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Let’s Play D&D With ‘The Last Of Us’

4 Minute Read
Mar 1 2023

Be careful not to step on any rogue vines. This week we’re taking on the infected when we play D&D with The Last of Us.

Lately we’ve all been tuning in to watch The Last of Us. Whether or not you played the games, you’re probably invested in Joel and Ellie’s adventures through the post-apocalyptic U.S. countryside. It’s been a wild, exciting, and sometimes upsetting ride full of characters that feel more real than the average zombie movie cast.

I know, I know, we’re not supposed to use the Z word, but lots of the same rules apply and it’s still true that these characters act in ways that feel more relatable and understandable than some characters in those other shows. They make the choices we would… even if they’re not the right choices. And nowhere can we see that more easily prove that than at the game table. So this week we’re playing D&D with…



Ellie is a sort of hard character to make because her growth is so steep. When we meet her she’s not terribly well equipped for life in the outside world. And she doesn’t get those skills very quickly, either. Joel continues to have reservations about even giving her a gun – or teaching her to shoot – for many episodes. In the grand scheme of adventuring, she’s barely on the level chart at all.

But she is adventuring so she has to be on the chart somewhere. I went with Ranger because it felt most right for somebody with budding survival instincts and an interest in ranged weapons. Unfortunately, at level one there’s almost nothing to really work with. But she’s still learning, she’ll figure it out soon.

I have a feeling I’ll be coming back for a very leveled-up version of Ellie next season. But for now, she’s still learning how to shoot that firearm.

But Ellie needs something to fight so here’s a….



via HBO

I had a lot of fun with this sheet. Most of the inspiration from this comes from a mixture of Zombie and Myconid, and if you’re familiar with either of those entries in the Monster Manual, you can probably tell.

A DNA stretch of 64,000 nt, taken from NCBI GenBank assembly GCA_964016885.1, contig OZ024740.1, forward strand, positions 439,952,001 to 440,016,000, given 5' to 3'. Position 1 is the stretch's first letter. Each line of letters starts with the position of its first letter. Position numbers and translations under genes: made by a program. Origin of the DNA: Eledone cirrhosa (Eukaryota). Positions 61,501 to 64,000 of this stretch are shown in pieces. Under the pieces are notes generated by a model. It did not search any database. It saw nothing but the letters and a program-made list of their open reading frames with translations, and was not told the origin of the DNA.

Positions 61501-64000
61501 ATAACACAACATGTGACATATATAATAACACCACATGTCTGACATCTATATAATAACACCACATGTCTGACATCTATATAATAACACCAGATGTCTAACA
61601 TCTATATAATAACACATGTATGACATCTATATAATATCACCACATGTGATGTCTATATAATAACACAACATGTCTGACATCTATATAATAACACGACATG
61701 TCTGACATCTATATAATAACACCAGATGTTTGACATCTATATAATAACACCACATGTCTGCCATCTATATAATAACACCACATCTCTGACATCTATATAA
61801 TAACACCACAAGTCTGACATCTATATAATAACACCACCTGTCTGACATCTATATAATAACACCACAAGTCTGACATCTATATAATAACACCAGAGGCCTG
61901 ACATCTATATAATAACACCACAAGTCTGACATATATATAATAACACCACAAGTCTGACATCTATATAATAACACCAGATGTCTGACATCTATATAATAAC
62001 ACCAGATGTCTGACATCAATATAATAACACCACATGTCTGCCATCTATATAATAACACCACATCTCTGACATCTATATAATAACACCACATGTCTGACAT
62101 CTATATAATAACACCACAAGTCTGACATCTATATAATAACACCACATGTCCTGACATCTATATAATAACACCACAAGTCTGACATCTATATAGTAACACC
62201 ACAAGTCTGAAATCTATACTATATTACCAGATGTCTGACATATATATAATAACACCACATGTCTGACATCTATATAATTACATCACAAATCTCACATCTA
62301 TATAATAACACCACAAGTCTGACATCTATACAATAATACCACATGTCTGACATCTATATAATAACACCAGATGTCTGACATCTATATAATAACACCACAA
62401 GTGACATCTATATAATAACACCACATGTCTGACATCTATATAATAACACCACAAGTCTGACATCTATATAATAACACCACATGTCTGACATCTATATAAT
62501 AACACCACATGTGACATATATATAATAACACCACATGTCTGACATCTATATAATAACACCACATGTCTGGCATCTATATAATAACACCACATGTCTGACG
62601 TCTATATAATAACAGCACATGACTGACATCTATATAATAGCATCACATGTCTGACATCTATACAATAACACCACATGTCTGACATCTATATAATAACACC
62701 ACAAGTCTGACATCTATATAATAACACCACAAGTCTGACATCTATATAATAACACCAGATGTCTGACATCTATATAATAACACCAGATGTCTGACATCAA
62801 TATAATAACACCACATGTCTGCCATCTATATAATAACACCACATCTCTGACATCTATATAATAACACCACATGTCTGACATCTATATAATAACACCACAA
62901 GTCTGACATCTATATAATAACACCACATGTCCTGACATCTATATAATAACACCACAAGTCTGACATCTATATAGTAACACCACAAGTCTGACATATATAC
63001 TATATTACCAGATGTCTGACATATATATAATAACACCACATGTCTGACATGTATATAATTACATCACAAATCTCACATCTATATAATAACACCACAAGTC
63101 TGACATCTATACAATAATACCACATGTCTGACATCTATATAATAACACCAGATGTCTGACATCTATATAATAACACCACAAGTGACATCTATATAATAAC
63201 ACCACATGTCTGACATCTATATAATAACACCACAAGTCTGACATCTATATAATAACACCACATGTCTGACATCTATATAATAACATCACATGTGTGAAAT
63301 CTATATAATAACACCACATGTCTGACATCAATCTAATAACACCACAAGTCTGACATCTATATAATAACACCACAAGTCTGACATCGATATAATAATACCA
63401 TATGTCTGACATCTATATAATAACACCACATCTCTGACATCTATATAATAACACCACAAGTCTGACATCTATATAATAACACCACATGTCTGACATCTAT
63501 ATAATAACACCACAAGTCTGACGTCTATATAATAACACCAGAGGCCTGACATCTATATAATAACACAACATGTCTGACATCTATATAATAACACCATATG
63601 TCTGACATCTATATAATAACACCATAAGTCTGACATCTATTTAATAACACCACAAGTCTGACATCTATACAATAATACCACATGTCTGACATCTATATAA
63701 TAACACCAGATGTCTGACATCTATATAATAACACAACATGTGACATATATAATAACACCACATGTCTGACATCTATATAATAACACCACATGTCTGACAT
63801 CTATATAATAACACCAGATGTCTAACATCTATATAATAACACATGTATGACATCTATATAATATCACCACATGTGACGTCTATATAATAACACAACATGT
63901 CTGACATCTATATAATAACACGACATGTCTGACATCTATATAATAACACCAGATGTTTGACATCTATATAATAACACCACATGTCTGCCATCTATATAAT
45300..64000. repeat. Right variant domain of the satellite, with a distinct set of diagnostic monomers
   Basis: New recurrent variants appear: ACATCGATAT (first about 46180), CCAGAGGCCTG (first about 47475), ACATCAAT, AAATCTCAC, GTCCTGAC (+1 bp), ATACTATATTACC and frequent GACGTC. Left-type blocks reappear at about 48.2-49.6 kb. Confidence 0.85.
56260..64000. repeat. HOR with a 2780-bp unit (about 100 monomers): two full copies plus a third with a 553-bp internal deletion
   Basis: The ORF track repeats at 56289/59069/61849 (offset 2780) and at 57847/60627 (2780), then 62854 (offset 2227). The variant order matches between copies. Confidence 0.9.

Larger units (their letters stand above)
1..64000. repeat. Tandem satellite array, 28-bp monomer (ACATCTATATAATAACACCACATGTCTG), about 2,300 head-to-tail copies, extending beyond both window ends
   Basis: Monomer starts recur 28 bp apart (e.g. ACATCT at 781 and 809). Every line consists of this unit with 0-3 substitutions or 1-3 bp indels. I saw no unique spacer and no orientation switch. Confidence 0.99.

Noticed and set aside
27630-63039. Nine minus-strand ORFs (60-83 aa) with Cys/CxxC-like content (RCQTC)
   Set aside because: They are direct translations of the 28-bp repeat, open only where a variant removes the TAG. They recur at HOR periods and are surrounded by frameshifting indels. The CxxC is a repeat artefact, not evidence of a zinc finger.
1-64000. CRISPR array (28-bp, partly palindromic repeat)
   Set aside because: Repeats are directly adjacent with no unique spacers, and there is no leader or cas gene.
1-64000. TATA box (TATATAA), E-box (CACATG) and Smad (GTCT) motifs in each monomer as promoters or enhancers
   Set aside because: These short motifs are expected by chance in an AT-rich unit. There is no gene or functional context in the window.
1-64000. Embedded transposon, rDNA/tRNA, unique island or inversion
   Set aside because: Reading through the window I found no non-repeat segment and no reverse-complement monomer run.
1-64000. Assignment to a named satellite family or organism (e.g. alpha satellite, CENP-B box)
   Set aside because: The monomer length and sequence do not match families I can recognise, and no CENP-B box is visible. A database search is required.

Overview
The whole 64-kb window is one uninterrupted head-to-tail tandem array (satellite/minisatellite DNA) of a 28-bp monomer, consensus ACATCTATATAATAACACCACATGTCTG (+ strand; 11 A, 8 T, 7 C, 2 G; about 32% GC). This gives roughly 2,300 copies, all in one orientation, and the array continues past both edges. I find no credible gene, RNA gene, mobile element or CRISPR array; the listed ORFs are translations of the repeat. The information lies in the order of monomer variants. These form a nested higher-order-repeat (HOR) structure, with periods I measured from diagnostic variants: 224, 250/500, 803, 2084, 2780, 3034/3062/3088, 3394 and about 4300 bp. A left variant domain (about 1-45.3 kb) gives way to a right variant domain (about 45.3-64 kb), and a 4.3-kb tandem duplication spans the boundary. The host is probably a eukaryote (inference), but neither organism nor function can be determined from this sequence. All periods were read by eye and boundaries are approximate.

On their own, none of these undead-plant things would be terribly difficult to defeat. They have a not insignificant number of hit points because the budding mushroom growth gives them some natural armor. But realistically your average adventurer probably fights things much harder than this on a regular basis.

I took a few creative liberties with Clickers for the same brevity. For example, this wouldn’t be the first step of infection while this sheet definitely treats it that way, and I left out their ability to echolocate. The first would have required multiple monster sheets to make sense, and the latter felt more like flavor text than anything. They find you. How they find you can be up to the DM’s description.

Where it would get interesting is their Myconid-like ability to let others in the area know right away when they’ve taken damage so they can join in the battle. That, and the steady D6 necrotic damage until you turn quickly puts this fight on a pretty scary timer before things spiral out of control or you start losing party members.

Of course, I gave players a way to cure this while that doesn’t exist in the show or game. But D&D takes place in a world of magic, so the rules have to be a little different. Plus, it would be too mean for the DM to tell a player, “Sorry you took damage, just start rolling a new character now.” That is unless you’re playing a horror one-shot. Then all bets are off.

How would you incorporate The Last of Us into a D&D game? What do you think of the show so far? What movie, show, game, or comic should I make sheets from next time? Let us know in the comments!


Happy Adventuring!

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